Dancing and rock

As the heavy rock music emerged in the late 1960s, dances that would be performed to the music changed drastically to. There appeared to be a complete separation from the soul and Latin influences that had been clearly seen in rock and roll and appeared in disco music.

Some of the acts were so anti-authority and cynical towards any form of accepted practice that just to be associated with any type of dance was simply “not cool”. There was a complete breakaway from any form of group dance with people choosing to dance on their own, aiming to maintain a rhythm in time with the music.

Fans head banging at a concert

This was the era of the electrification of the instruments, and the way that people started to appreciate the artists was to mimic the playing performances of them. The performances of Jimi Hendrix and Eric Clapton would have fans in the audience pretending to play the guitar while moving in time with the music.

The popularity of the air guitar has resulted in annual world championships of the dance and they have been in operation since 1996. The competitors are all trying to win the main prize –  guitar that has been donated by Brian May, the lead guitarist of Queen.

As heavy metal emerged, audiences showed their appreciation with a form of dance known as “head banging”. First seen in 1969 at a Led Zeppelin concert in Boston, fans would jerk their heads up and down in rhythm to the music. The effect was made mesmeric by the fact that the followers of heavy rock generally had long hair.

This resulted in the effect being quite striking. This dance didn’t involve any feet movement, but it wasn’t the first time that a stationary dance had been created. Many of the Motown groups had used hand movements to the rhythm of the music but had needed to remain close to their fixed microphones.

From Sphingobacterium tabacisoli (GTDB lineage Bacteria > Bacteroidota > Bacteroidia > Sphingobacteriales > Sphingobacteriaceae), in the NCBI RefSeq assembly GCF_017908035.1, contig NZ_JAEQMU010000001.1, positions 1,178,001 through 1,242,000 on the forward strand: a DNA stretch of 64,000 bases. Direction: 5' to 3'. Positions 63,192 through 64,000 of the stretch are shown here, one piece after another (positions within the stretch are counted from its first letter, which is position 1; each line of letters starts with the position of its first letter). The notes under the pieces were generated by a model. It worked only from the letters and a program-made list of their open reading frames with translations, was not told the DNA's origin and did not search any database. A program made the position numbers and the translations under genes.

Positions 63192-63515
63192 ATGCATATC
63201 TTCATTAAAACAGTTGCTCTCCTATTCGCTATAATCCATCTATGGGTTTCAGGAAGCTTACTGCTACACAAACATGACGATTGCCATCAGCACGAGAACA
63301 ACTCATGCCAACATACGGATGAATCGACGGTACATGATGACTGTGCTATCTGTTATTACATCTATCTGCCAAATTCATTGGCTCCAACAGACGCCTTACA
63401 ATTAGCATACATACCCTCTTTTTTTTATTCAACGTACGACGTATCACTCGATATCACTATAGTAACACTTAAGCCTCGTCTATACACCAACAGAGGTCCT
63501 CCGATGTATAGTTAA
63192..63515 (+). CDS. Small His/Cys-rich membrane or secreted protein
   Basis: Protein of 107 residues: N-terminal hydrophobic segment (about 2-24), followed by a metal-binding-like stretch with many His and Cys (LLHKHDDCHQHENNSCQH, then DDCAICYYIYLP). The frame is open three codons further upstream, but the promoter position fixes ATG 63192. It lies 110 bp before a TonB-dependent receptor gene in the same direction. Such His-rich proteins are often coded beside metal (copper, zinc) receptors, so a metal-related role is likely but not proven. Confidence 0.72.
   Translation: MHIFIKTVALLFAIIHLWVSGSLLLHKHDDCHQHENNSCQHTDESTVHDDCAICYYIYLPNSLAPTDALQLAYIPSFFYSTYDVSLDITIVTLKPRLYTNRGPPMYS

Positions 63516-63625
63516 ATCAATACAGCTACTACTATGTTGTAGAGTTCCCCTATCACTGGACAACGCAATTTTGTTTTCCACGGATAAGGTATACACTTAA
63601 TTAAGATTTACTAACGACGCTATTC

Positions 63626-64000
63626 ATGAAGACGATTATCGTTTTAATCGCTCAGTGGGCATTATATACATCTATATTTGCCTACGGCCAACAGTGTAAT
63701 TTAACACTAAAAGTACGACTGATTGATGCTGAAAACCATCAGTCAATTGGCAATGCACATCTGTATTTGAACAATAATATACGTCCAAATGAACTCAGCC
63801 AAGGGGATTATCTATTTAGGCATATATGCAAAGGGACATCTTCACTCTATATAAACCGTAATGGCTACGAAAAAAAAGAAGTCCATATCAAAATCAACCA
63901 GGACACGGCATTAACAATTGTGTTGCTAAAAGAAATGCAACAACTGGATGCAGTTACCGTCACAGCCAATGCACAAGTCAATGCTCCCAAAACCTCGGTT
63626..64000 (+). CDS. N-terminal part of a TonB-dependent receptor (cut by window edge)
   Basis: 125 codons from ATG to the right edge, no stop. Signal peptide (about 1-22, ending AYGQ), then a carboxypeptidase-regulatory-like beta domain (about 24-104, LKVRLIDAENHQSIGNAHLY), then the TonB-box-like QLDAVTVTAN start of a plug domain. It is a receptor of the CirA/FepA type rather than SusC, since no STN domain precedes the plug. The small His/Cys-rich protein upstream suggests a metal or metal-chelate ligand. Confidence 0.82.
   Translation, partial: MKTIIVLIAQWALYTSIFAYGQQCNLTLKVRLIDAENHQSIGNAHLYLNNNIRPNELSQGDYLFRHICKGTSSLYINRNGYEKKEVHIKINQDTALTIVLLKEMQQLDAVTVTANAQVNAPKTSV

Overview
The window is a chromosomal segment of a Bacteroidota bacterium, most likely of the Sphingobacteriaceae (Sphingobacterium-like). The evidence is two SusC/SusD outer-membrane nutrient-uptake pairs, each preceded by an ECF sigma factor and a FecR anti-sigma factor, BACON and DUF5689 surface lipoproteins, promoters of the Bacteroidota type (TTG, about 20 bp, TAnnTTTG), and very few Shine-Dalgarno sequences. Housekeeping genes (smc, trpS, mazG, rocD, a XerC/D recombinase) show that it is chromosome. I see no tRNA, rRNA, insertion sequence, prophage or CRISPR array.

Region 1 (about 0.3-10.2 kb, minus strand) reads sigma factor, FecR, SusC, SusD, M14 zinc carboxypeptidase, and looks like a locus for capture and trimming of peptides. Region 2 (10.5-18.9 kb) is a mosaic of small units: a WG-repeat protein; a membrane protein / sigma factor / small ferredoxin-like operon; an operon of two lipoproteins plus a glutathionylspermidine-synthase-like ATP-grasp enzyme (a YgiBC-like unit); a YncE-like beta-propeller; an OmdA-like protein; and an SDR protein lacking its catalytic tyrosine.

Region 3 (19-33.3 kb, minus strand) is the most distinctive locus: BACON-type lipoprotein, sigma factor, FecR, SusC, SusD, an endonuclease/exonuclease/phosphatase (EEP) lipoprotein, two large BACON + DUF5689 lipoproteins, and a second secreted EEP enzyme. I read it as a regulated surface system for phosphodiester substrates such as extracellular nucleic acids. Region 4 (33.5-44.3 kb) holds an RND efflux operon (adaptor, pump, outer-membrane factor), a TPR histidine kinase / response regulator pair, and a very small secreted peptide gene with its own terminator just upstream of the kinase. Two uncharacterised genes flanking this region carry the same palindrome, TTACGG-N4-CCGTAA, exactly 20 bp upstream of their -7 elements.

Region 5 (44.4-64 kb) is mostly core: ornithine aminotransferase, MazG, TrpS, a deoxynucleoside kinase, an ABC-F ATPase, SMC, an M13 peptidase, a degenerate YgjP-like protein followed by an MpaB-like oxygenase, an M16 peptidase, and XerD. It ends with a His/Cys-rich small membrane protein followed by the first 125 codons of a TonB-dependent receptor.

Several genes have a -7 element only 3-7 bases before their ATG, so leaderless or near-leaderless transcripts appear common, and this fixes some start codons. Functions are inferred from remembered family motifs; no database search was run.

There have been claims that punk rockers would head bang, but this was extremely rare, as the emergence of punk rock saw the creation of their own dance, “the pogo”. Invented by Sid Viscous of the Sex Pistols, the dance involved the participators jumping up and down with their arms held by their sides. They appeared like a pogo and it was a fast and frantic dance.

Fans “pogoing” and “moshing”

Soon “the pogo” evolved into “moshing”. This involved individual dances colliding with each other and was a violent action. It would be practiced by aggressive youths attracted to both punk and skinhead music and would often lead to violent outbursts during concerts.

As punk evolved, so did the style of dancing. People started to mix “the pogo” with other influences and from this emerged dance-punk. It was associated with the new-wave bands and would become a mix of funk movements with “the pogo” as well as lead to a very individual style of dancing, reflecting what punk had brought to the music scene.

During this period Ska music made a major impact on record charts in the UK, and one of the most popular bands was Madness. They appealed to many audiences and performed a dance that would involve them running on the same spot in time to the music. The faster the beat, the quicker they would run. They even named a record “One Step Beyond” after their own dance.

The late 1970s and early 1980s were a period when dances were changing as quickly as the music. There was great experimentation and some acts were as popular for their dance as they were for their records. Performers, such as Iggy Pop and David Byrne from the band Talking Heads, managed to produce individual dances that could be performed both in punk concerts, as well as being equally at home in discotheques

There was now a general breakaway from group dances to individual ones.